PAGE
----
Genetics: chromosome structure and function

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Genetics

TAQ 1:

Genes are located on the rodlike structures called chromosomes and are found in the nucleus of every cell in the body. Genes are coded instructions for making everything that the body needs, especially proteins. And because proteins determine the structure and function for each cell in the body, essentially genes are responsible for all the characteristics humans inherit. Genes vary in size depending on the sizes of the proteins for which they code. Genes are the basic unit of genetics and human beings have between 20,000 and 25,000 genes. Genes only count for about 3% of our DNA.

Genes are packed together in bundles called chromosomes. A chromosome is made up of a very long strand of DNA and contains many genes that are arranged into a particular sequence on each chromosome. Each gene also has a particular location on a chromosome called its locus. Human beings have 23 pairs of chromosomes, a total of 46. One of these pairs is the sex chromosome and determines the sex of a person and the other 22 are autosomal chromosomes and determine the rest of the bodies makeup. Chromosomes also contain other chemical components that influence gene function, not just DNA.

TAQ 2:

  1. Gregor Mendel, born in Austria in 1822, discovered the basic principles of heredity through experiments in his monasteries garden. He was considered a pioneer in the field of genetics and his experiments showed that the inheritance of certain traits in pea plants followed particular patterns. He chose peas due to their many distinct varieties and easily produced offspring. In 1854 Mendel began researching the transmission of heredity traits in plant hybrids at around the time it was generally accepted that the heredity traits of the offspring of any species were the diluted blending of whatever was present in the parents. Mendel cross fertilised pea plants that clearly had opposite characteristics for example tall with short and smooth with wrinkled and after analysing the results reached two of his most important conclusions. The law of segregation; which established that there are dominant and recessive traits passed on randomly from parents to offspring. This provided an alternative at the time as blending inheritance was seen as the dominant theory. And the law of independent assortment; which found that traits were passed on independently of other traits from parents to offspring. Although Mendel carried out his experiments on pea plants, he stood by the theory that all living things have such traits.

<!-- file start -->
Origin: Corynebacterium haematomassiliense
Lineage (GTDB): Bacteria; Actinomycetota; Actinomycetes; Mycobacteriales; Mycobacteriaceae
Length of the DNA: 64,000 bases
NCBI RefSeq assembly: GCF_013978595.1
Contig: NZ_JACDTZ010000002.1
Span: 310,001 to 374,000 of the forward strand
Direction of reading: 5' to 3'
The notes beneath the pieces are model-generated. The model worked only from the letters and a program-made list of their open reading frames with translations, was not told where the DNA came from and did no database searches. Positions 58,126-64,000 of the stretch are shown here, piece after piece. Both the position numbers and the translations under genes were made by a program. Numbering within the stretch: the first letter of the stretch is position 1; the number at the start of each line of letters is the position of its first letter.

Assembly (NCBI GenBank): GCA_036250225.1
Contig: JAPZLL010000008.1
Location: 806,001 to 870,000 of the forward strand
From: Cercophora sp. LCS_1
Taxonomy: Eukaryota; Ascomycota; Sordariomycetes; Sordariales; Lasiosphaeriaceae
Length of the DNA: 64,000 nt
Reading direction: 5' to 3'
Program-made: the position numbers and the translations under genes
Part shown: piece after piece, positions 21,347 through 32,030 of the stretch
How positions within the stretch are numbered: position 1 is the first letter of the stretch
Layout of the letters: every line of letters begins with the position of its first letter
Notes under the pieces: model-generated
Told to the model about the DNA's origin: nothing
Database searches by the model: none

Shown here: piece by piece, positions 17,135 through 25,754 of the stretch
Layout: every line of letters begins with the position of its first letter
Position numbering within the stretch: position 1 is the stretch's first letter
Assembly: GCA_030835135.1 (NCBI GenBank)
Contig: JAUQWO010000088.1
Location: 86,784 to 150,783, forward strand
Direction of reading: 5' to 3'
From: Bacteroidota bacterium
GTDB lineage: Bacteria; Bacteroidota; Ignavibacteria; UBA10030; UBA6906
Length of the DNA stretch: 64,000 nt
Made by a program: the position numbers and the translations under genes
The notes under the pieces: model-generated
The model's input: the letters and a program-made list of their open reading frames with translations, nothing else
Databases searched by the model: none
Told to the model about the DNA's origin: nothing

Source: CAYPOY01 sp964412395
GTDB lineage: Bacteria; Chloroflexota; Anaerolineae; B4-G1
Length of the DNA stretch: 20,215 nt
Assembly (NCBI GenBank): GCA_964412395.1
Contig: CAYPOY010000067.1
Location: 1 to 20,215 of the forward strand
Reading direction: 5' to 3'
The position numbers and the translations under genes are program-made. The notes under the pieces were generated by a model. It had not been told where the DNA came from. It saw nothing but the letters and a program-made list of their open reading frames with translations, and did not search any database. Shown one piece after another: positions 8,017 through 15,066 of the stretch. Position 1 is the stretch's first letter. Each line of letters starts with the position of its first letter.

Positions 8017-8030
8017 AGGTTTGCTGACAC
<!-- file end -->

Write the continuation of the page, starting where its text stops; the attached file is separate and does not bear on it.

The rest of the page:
2. If one parent was a homozygous non tongue-roller (rr) and one was a heterozygous roller (Rr) then the chances of the child being a tongue roller would be 50% as the rolling gene is also the dominant gene. This can be worked out using the punnet diagram below.

r

r

R

Rr

Rr

r

rr

rr

TAQ 3:

1.